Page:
TORONTO (AP) — The head of the Canadian Auto Workers said late Tuesday there has been significant progress toward a new labor deal with General Motors and said the Detroit automaker is waiting for a counter-proposal from the union.
CAW President Ken Lewenza said they will make the offer Wednesday. He also said they've made progress with Chrysler, but not as much as they've made with GM.
The union decided late Monday to keep working past a midnight strike deadline after reaching a tentative deal with Ford and extending its contracts with GM and Chrysler.
Workers are staying on the job as talks continue, but can go on strike after giving GM and Chrysler 24 hours' notice. Both companies asked for more time to study the deal with Ford. The CAW wants the Ford contract to serve as a template for the other two companies.
"We're not going to get a settlement tonight, but boy, I see a significant amount of progress at General Motors," Lewenza said.
Lewenza said Chrysler is still studying the Ford deal. He said there has been no real signal from Chrysler that they'll meet the pattern set by Ford, but said there has been good faith bargaining. Chrysler earlier took issue with the CAW focusing its efforts on Ford, saying Ford has smaller operations in Canada than Chrysler and GM do.
Ford Motor Co. workers will vote on their agreement next weekend. It cuts wages for new hires and freezes pay for current workers. But it also gives them lump-sum payments to cover inflation and for ratifying the deal.
Under the Ford deal, the company will pay new workers 60 percent of the current top wage of $33.89 Canadian dollars ($34.74) an hour, according to the CAW. That would mean new workers would be paid around $20.33 Canadian ($20.84). They can move up the wage scale and reach the top wage in 10 years.
U.S. workers at the Detroit automakers approved a similar two-tier wage agreement five years ago, but in those agreements, workers don't automatically get the top wage after 10 years.
The auto companies say Canada is the most expensive place in the world to make cars and trucks, and they could move production south if the CAW doesn't cut costs. The CAW represents about 21,000 auto workers in Canada and about 16 percent of auto production in North America.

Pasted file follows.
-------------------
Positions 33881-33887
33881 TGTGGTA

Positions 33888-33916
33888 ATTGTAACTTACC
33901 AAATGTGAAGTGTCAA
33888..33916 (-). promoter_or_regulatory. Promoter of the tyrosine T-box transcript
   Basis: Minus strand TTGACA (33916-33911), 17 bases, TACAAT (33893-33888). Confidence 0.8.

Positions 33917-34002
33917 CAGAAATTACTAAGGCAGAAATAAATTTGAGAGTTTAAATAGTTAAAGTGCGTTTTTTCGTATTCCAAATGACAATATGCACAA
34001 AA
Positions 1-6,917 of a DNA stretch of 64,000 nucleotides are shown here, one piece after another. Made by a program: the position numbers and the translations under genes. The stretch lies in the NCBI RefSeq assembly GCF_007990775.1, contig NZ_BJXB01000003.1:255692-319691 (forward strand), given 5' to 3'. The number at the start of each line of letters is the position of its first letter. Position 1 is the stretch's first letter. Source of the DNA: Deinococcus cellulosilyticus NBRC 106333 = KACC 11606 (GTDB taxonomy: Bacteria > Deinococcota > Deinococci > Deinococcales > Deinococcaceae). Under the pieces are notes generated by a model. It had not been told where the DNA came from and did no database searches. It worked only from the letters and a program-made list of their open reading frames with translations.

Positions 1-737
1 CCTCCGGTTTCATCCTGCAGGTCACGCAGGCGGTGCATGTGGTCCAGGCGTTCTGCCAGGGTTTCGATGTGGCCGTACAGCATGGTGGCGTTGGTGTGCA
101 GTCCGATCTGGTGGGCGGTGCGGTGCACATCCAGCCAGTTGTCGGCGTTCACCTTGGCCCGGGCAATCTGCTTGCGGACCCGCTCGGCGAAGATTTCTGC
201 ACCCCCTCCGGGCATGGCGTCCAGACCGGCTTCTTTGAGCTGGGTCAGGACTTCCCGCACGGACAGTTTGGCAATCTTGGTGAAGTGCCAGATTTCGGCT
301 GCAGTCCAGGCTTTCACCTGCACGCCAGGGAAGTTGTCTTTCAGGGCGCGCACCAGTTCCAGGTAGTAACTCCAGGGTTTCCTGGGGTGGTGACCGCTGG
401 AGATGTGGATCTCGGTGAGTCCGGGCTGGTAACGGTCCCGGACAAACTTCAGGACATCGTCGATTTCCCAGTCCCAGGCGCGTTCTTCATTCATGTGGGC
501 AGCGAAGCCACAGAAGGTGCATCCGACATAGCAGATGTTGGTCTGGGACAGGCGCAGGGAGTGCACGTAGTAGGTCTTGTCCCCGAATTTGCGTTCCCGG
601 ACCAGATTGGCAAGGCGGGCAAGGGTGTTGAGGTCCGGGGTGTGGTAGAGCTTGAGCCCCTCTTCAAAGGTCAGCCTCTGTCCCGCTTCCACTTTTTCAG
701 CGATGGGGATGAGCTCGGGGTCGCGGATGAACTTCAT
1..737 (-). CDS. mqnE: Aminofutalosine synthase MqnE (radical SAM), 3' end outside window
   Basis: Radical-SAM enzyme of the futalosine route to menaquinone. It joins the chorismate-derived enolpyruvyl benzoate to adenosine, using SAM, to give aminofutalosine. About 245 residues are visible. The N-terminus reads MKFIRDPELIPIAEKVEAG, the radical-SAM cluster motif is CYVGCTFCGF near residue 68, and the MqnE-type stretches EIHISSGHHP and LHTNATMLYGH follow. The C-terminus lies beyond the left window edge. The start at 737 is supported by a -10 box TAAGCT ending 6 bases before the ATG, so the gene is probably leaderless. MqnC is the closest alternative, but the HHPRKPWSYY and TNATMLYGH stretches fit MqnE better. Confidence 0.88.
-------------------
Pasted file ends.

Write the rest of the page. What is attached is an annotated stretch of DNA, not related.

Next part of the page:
GM and Chrysler make popular models in Canada that would soon be in short supply if there's a strike. CAW workers also make key engine parts and other components for U.S.-built cars.
Industry analysts say a strike would be felt in U.S. factories in a week or less, and dealers could quickly run short of some models, largely because they haven't built up stocks due to higher demand for cars and trucks in the U.S. In Canada, GM makes the Chevrolet Camaro, Impala and Equinox, along with the Buick Regal, Cadillac XTS and GMC Terrain. Chrysler makes minivans and the Dodge Challenger and Charger, Chrysler 300, and Ram Cargo Van in Canada.
The deal with Ford averts a strike there, and 800 laid-off Ford employees will go back to work, partially through the creation of 600 new jobs at Canadian operations.
Canada's advantages in the past — a weak Canadian dollar and government health care — have all but vanished compared with U.S. factories. In addition, the United Auto Workers union in the U.S. has agreed to steeper concessions than the CAW, making U.S. labor costs cheaper. Going into the talks, the Detroit automakers were paying an estimated $60 to $62 an hour for labor and benefits in Canada, compared with $50 an hour at Chrysler, $56 at Ford and $58 at GM, according to the Center for Automotive Research, a nonprofit research group.
The federal Canadian and Ontario province governments worked in tandem with the U.S. government on auto bailouts in 2009 to maintain Canada's share of North American auto production. Canada's share peaked at 3.2 million cars in 1999, about 17.4 percent of North American production. In 2011, Canada produced 2.1 million vehicles, or about 16 percent.
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